Acute lower respiratory infections in Indigenous infants in Australia's Northern Territory

Acute lower respiratory infections in Indigenous infants in the NT
Nurse and PhD student Gabrielle McCallum examining a baby at Royal Darwin Hospital with acute bronchiolitis. Credit: CDU

Menzies senior research fellow, Dr. Michael Binks' paper, Acute lower respiratory infections in Indigenous infants in Australia's Northern Territory across three eras of pneumococcal conjugate vaccine (2006-15): a population-based cohort study was recently published in The Lancet Child & Adolescent Health.

The study examined acute (ALRI) hospital admissions among Indigenous infants in the Northern Territory from 2006 to 2015, across three periods of different PCV use.

It found bacterial-coded pneumonia hospitalizations were reduced by 30 percent during the era of PCV13 immunization supporting its ongoing use in the region. However, despite the reduction, one in five Indigenous infants born in the region continue to be hospitalized with an ALRI in their first year of life, as was the case 15 years earlier.

In addition, the study found that rates of maternal smoking, , anemia, preterm birth, and low birthweight babies remain high with the burden of ALRI hospitalization highest among those living in remote communities and in Central Australia.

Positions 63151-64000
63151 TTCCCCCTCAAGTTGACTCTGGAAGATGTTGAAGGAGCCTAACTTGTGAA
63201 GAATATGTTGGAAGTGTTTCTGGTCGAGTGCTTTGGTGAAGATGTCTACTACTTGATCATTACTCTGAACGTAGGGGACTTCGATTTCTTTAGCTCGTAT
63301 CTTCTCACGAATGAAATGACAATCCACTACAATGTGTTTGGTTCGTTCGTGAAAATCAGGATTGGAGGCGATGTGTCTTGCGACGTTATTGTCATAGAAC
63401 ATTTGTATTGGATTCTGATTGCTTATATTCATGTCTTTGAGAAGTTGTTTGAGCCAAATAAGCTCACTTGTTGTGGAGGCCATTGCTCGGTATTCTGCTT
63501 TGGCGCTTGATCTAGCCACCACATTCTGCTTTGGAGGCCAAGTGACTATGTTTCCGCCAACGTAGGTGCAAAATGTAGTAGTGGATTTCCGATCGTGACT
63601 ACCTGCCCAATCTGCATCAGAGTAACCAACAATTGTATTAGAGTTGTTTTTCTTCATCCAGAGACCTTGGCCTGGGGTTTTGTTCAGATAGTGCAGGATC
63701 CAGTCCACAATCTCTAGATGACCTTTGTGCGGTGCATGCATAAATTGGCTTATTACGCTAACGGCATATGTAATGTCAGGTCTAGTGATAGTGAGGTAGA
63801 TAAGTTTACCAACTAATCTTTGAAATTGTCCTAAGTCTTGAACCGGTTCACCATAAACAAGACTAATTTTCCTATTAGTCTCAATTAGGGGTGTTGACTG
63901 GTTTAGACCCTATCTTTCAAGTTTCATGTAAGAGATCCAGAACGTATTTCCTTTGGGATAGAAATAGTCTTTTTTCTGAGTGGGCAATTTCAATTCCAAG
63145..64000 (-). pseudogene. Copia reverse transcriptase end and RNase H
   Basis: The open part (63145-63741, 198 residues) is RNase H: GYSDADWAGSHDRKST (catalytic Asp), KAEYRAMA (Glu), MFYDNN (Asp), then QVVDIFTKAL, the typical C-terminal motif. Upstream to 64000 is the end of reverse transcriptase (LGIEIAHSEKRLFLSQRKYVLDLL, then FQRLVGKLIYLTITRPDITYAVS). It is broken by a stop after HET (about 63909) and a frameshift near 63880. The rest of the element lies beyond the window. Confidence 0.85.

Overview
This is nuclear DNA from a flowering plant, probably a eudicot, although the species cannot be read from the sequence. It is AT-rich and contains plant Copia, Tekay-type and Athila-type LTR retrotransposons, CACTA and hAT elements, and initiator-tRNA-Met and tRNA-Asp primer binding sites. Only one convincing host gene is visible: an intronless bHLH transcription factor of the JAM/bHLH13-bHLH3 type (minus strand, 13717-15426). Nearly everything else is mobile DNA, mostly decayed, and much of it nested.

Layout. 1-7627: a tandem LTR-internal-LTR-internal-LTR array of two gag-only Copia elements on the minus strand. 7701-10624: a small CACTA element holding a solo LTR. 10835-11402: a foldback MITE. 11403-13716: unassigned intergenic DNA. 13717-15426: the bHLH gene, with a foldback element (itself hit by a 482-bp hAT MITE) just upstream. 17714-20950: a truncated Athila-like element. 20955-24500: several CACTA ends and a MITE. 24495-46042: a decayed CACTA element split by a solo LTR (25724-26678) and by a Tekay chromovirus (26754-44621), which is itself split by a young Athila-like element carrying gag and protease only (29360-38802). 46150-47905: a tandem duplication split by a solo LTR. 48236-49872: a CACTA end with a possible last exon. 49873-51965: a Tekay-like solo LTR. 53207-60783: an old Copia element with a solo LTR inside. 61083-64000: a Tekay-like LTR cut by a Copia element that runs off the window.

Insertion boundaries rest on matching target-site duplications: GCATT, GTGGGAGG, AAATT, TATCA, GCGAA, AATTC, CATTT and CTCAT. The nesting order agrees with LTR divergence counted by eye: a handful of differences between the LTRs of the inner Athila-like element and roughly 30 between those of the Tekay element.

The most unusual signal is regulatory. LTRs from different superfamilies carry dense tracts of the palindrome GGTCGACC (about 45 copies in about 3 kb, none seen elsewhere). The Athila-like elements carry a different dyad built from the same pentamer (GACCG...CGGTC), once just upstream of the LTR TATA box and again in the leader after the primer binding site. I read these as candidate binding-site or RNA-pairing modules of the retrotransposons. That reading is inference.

The study suggests future gains would require multifaceted environmental and biomedical approaches.


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More information: Michael J Binks et al. Acute lower respiratory infections in Indigenous infants in Australia's Northern Territory across three eras of pneumococcal conjugate vaccine use (2006–15): a population-based cohort study, The Lancet Child & Adolescent Health (2020). DOI: 10.1016/S2352-4642(20)30090-0
Provided by Menzies School of Health Research
Citation: Acute lower respiratory infections in Indigenous infants in Australia's Northern Territory (2020, May 25) retrieved 9 July 2020 from https://medicalxpress.com/news/2020-05-acute-respiratory-infections-indigenous-infants.html
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